Ever since the big Kickstarter boom of 2012, there's never been a short supply of developers looking to get their next title going through crowdfunding. From metroidvania action-RPG titles referencing the golden years of games, to epic adventures games seeking to redefine a genre, there's certainly no shortage of creativity despite the volume. But while people often look at 2012 as the year crowdfunding really took off, there have been many successes before that. 

Back in 2009, a couple of guys decided to take some advice from a friend and use a neat little website called Kickstarter to fund their project. That title was High Strangeness, a 12-bit action adventure title (yes, you read that right) referencing the 8 and 16-bit eras of gaming. With their final funds reaching over $1500, they ended up becoming the first successfully funded videogame project on Kickstarter.

And now after nearly six years, the folks at Barnyard Intelligence Games have teamed with Midnight City to get their quirky, and very clever throwback title out for fans.

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Dystopian steampunk mini-golf is now a thing in Vertiginous Golf photo
Dystopian steampunk mini-golf is now a thing in Vertiginous Golf
by Alessandro Fillari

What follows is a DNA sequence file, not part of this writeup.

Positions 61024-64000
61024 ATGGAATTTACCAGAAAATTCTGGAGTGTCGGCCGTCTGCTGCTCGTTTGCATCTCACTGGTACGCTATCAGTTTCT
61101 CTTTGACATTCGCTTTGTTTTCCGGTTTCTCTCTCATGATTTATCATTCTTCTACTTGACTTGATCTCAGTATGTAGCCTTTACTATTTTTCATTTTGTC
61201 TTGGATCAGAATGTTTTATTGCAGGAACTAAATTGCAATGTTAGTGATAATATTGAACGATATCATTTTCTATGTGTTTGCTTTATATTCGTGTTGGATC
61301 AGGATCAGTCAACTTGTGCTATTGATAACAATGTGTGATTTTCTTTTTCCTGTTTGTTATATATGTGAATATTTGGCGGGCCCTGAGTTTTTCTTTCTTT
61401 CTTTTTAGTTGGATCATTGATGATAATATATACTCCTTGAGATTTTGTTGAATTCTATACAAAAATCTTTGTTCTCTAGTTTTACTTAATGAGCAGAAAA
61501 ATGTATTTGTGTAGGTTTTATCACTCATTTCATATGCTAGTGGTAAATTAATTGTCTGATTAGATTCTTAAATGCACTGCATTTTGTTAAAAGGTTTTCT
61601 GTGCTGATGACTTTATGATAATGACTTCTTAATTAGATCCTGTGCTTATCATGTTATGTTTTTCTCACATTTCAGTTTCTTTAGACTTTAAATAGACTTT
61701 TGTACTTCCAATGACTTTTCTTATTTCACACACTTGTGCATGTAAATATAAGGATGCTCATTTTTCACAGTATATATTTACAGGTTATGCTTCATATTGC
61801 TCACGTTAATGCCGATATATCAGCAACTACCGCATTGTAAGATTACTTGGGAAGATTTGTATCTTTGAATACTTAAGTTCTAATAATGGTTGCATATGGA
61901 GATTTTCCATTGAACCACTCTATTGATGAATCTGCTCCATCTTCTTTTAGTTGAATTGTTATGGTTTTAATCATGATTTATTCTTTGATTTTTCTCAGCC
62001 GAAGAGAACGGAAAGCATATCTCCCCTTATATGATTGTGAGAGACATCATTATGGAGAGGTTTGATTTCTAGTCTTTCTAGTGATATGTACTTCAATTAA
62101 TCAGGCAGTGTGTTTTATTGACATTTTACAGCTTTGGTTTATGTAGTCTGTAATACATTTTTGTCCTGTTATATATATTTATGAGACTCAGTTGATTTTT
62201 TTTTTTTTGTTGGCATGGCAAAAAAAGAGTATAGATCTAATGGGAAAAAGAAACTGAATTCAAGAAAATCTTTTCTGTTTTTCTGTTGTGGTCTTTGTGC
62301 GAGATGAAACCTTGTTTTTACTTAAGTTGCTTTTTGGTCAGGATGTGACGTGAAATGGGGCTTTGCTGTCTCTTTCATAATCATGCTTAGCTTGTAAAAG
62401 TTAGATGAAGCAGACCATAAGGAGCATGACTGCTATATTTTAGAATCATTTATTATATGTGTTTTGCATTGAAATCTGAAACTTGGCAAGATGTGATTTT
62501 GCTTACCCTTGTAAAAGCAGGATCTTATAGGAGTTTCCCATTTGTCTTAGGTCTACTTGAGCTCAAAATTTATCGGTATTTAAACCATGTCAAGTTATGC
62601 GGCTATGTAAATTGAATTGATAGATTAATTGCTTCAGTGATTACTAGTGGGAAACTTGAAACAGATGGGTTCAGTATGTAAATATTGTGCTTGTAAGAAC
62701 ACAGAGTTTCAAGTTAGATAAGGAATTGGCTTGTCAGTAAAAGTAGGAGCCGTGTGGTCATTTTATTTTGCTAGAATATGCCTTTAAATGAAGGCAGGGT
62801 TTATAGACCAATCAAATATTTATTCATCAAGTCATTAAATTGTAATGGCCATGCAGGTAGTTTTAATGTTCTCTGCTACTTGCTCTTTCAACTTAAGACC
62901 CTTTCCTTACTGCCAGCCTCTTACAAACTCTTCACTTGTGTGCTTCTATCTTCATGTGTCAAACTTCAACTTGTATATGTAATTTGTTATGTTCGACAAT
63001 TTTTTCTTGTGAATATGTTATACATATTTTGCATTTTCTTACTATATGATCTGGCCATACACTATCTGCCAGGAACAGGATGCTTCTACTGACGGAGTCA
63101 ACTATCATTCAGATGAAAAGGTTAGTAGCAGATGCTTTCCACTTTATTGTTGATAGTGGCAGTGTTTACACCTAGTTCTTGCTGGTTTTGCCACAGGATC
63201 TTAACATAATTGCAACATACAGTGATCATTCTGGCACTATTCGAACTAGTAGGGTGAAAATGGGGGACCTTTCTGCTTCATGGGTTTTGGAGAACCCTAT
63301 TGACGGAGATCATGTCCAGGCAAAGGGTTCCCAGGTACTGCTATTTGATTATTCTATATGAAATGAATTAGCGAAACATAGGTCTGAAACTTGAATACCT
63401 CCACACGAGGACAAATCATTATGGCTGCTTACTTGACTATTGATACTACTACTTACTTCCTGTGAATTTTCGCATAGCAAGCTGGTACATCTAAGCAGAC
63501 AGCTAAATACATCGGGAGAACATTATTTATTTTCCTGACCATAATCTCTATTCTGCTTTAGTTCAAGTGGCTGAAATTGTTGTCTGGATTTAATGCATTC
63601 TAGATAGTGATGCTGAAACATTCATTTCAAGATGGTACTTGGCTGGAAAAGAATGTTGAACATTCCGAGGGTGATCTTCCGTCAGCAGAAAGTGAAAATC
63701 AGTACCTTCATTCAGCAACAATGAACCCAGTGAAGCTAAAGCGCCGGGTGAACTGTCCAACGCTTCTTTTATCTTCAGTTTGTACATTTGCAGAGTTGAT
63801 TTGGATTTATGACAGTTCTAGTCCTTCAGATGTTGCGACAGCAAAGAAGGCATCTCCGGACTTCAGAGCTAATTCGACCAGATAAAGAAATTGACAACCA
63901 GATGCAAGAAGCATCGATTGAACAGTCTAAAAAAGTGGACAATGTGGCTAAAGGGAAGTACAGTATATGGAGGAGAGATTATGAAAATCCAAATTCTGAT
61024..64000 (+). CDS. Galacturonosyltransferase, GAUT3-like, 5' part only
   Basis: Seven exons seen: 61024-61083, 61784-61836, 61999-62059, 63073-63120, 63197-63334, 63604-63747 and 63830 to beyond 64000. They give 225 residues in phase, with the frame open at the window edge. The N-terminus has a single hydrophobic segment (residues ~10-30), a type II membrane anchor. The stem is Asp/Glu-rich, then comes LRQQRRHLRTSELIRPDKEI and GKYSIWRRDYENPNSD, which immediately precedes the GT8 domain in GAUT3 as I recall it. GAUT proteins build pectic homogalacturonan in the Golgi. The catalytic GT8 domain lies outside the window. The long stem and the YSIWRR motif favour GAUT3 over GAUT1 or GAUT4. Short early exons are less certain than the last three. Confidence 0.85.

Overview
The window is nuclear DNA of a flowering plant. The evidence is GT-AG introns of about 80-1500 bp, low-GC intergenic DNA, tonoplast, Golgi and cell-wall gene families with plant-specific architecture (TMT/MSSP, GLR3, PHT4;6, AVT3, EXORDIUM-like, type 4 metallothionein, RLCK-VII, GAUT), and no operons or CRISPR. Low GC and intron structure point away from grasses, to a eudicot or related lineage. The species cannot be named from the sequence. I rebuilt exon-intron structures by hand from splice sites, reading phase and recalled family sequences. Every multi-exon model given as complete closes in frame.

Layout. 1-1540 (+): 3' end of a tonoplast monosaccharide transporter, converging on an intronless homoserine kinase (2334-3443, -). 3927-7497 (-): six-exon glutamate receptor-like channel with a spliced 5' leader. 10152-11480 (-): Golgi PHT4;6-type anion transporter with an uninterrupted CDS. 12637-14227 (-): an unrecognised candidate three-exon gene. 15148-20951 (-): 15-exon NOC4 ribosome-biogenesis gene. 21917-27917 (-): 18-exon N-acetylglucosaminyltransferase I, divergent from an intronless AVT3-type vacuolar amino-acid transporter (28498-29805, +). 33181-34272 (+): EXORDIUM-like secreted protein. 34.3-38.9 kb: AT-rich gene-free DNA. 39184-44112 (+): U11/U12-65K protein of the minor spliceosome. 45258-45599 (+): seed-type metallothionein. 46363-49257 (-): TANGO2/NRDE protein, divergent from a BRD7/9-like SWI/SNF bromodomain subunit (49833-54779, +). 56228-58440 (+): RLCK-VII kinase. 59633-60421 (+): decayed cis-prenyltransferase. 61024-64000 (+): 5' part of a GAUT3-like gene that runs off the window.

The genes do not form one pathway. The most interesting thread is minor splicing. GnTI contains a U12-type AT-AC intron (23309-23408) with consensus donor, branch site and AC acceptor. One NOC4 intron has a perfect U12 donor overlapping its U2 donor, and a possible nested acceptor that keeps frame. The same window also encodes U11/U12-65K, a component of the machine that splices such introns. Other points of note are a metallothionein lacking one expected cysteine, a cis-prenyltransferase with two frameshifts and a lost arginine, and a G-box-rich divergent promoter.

What happens when you get the developers of those old Nabisco mini-golf Flash games and have them make a new type of mini-golf title? Well evidently, you get something completely off-the-wall and bizarre, which feels more like a high-concept take on mini-golf that somewhat borders on existentialism in the industrial-era before the dawn of the 20th century. This sounds a bit heavy, but I assure you it's not.

To go from Flash games on Nabisco.com to making a steampunk-style mini-golf game focusing on the trials of classism is a pretty awesome jump, I'd say. But don't think of this as an ultra-serious title. In Vertiginous Golf, you get to experience mini-golf in a more arcade style, over-the-top way. And that's certainly saying a lot, as the purpose of mini-golf is take make things interesting for non-golfers.

After a year in Early Access, the developers have been steadily releasing updates to the game while listening to the community in preparation for their upcoming release. And it looks as though they've got a lot in store for its existentialist mini-golf title.

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1:00 PM on 04.15.2015

Batman comic will provide the Arkham Knight's origin story

If the headline sounded like "Arkham Origins," don't be frightened. Rocksteady is back and WB can't hurt you any more. Except with delays into late June. But that's a "it's for your own good" hurt, like forcing you to eat you...

Steven Hansen



What would a Daredevil game 'look' like? photo
What would a Daredevil game 'look' like?
by Nic Rowen

I've been watching the Netflix Daredevil series and so far it's good. It's so good in fact, it's made me rethink my entire opinion on Daredevil -- which prior to this last week had been an exaggerated shrug with maybe a sarcastic yawn thrown in for effect. It's not that I particularly disliked Daredevil or anything, I just never read or saw anything about the character that would make me like him either (the abysmal 2003 Ben Affleck movie probably didn't do much for Matt Murdock's case).